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Wearable 24-hour Health Monitoring Technology

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  • Full or part time
    Dr T Collins
  • Application Deadline
    Applications accepted all year round
  • Self-Funded PhD Students Only
    Self-Funded PhD Students Only

About This PhD Project

Project Description

Reference Number: EMRC-TC-2018-2-PhD

Project Summary:
The focus of this project is on continuous monitoring of health parameters such as pulse rate, energy expenditure, body temperature, and electro-dermal activity. This will be applied to the development of robust, validated technology to accurately measure these parameters during everyday activities as well as vigorous exercise.

Specific Requirements of the Project

• Degree in Electronic Engineering or equivalent (e.g. Computer Systems Engineering), or other science or engineering degree with some electronics experience.

Project Aims and Objectives

The aim of this project is to advance the technology for the continuous monitoring of health parameters such as pulse rate, energy expenditure, body temperature, and electro-dermal activity.

This is an exciting and active area of research with many applications in healthcare and beyond. There are inherent challenges in robust ambulatory health and activity sensing. Several commercially available activity monitors have proven extremely useful for lifestyle and motivation to exercise providing persuasive feedback to their users. The measurements, however, have been found to lack accuracy. Energy expenditure estimates are often reduced at low levels of activity, sleep detection is prone to false positives (e.g. sitting still), and pulse data is susceptible to drop-outs during periods of vigorous exercise when imperfect sensor-skin contact becomes problematic.

In previous work in the Quantified Outpatient Project (, prototype systems have been developed to acquire detailed, high resolution recordings of health parameters. Using low-power embedded processors, the data-logging aspects can be achieved readily. However, the sensor technology currently available does not provide accurate data during the activities of everyday life. The reliability of the data degrades further in periods of vigorous exercise. These are the same problems experienced by commercial activity monitors, essentially because the same sensor technologies are used by both systems.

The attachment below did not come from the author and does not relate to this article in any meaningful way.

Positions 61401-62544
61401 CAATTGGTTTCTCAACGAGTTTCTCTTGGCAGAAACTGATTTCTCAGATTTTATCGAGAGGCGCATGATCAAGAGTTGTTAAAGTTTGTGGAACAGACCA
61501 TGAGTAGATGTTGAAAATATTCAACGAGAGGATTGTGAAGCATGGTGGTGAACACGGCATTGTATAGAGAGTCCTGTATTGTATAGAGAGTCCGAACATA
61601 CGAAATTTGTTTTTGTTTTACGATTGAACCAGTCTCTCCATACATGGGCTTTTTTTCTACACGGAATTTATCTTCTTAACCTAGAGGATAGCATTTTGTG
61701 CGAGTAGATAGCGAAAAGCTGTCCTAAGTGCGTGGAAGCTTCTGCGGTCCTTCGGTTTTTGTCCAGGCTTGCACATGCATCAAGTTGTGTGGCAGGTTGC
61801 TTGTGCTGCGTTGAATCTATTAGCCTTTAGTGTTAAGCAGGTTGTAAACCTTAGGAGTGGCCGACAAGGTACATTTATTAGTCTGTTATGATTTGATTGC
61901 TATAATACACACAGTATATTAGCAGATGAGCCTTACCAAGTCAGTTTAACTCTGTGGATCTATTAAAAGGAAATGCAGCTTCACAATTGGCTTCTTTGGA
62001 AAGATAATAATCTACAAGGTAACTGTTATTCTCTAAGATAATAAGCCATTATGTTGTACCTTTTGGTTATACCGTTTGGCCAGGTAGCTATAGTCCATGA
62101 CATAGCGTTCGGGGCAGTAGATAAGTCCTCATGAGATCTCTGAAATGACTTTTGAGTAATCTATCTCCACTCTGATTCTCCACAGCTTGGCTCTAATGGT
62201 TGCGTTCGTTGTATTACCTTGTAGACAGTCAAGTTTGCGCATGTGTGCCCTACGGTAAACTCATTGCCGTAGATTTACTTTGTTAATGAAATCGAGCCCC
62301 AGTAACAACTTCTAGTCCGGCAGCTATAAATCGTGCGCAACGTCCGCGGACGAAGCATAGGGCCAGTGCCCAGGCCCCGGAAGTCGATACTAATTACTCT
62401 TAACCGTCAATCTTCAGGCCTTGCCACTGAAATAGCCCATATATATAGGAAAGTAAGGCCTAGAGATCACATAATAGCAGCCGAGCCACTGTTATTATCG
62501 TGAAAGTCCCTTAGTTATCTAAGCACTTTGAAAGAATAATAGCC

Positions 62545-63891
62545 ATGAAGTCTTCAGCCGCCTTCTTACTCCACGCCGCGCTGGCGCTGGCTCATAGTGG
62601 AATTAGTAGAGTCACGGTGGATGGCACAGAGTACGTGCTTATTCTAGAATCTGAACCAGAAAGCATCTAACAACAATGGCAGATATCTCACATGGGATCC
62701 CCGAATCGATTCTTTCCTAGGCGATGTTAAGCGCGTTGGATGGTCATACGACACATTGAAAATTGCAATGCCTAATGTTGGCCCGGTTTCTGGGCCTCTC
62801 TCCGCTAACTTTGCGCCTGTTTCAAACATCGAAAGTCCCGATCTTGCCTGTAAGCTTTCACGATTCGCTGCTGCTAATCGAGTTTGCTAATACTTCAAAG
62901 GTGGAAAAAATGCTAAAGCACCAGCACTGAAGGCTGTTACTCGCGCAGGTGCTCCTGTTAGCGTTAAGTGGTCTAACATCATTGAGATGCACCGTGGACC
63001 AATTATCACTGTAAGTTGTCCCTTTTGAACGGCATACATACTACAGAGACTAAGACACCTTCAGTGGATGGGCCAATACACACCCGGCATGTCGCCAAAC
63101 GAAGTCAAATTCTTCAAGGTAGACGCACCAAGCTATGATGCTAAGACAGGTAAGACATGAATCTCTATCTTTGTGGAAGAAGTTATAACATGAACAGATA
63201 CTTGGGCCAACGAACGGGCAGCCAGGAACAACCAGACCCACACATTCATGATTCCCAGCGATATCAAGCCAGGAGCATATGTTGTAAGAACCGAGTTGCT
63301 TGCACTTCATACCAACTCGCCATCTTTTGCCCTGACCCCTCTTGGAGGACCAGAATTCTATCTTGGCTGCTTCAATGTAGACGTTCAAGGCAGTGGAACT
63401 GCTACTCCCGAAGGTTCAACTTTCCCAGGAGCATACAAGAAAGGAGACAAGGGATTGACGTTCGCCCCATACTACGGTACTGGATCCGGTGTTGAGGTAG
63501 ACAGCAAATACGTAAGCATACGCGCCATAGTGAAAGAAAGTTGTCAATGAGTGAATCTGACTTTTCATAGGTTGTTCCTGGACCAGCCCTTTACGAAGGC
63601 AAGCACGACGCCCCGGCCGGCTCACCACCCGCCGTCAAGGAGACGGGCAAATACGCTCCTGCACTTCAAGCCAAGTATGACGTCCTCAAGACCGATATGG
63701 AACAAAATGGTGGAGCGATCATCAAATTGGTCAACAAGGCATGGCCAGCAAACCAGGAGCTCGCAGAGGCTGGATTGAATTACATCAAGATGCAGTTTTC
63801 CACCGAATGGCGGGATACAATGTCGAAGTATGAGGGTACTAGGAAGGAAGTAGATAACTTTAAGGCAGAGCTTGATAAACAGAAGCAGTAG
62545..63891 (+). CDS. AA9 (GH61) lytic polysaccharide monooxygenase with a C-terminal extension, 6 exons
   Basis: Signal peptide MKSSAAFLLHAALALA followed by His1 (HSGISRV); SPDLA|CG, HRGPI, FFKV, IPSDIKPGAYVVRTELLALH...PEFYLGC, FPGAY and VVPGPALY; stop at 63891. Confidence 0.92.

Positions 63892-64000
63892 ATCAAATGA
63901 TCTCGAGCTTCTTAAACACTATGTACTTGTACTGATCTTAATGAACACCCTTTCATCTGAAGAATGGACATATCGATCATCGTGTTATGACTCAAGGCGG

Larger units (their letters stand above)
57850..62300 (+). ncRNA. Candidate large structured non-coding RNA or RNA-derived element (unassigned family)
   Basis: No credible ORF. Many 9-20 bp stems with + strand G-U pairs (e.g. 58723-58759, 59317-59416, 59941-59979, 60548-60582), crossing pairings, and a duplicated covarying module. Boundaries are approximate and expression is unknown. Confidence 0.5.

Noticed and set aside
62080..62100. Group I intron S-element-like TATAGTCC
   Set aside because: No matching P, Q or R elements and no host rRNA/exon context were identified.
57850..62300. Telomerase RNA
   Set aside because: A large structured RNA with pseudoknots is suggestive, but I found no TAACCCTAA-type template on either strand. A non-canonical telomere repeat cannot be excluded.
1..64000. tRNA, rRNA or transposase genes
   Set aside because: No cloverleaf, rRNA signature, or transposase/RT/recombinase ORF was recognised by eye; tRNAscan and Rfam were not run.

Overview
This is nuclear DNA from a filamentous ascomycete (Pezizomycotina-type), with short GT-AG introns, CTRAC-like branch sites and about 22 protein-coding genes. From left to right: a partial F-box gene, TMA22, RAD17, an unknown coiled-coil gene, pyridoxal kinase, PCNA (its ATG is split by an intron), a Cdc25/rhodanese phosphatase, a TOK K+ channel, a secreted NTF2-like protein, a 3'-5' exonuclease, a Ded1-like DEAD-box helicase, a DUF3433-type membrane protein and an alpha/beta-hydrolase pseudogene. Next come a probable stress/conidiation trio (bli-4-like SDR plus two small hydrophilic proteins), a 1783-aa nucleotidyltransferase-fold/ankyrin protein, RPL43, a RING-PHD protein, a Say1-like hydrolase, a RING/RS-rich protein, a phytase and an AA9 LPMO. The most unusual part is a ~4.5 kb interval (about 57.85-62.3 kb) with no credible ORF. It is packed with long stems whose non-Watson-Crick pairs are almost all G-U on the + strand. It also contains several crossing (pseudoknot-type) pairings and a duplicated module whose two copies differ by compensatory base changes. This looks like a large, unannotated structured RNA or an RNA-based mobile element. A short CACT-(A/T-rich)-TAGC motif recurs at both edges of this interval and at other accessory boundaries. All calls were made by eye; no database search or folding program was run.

The objectives of this project will be to examine the fundamental technologies used for health and activity monitoring, and to investigate improved solutions that are accurate, robust, reliable, low-power and unobtrusive.

For example, most activity monitors that measure pulse rate do so using optical reflective sensors. They monitor the colour of the blood, seen through the skin, which turns subtly different shades of red during different stages of the pulse. Several alternative technologies exist (e.g. electrocardiography, ultrasound, etc) but the optical sensor is widely employed due to its low cost, low power and relatively unobtrusive wrist-mounted form-factor. In this project, we will be looking to challenge all the assumptions made in sensor designs like this to produce improved performance using the technology of today (or likely technology of the near future).

Signal processing techniques may also be employed to enhance the accuracy and reliability of health monitoring sensors. Relevant techniques will be explored as part of the project although no specific signal processing experience is necessarily required.

Hardware development and embedded system design will form important aspects of this project. There will be opportunities to develop skills in electronics design and construction.

Project is open to: Home/EU and overseas

Informal enquiries can be made to

Dr Tim Collins, Tel: +44 (0) 161 247 1658, E-mail: [Email Address Removed]

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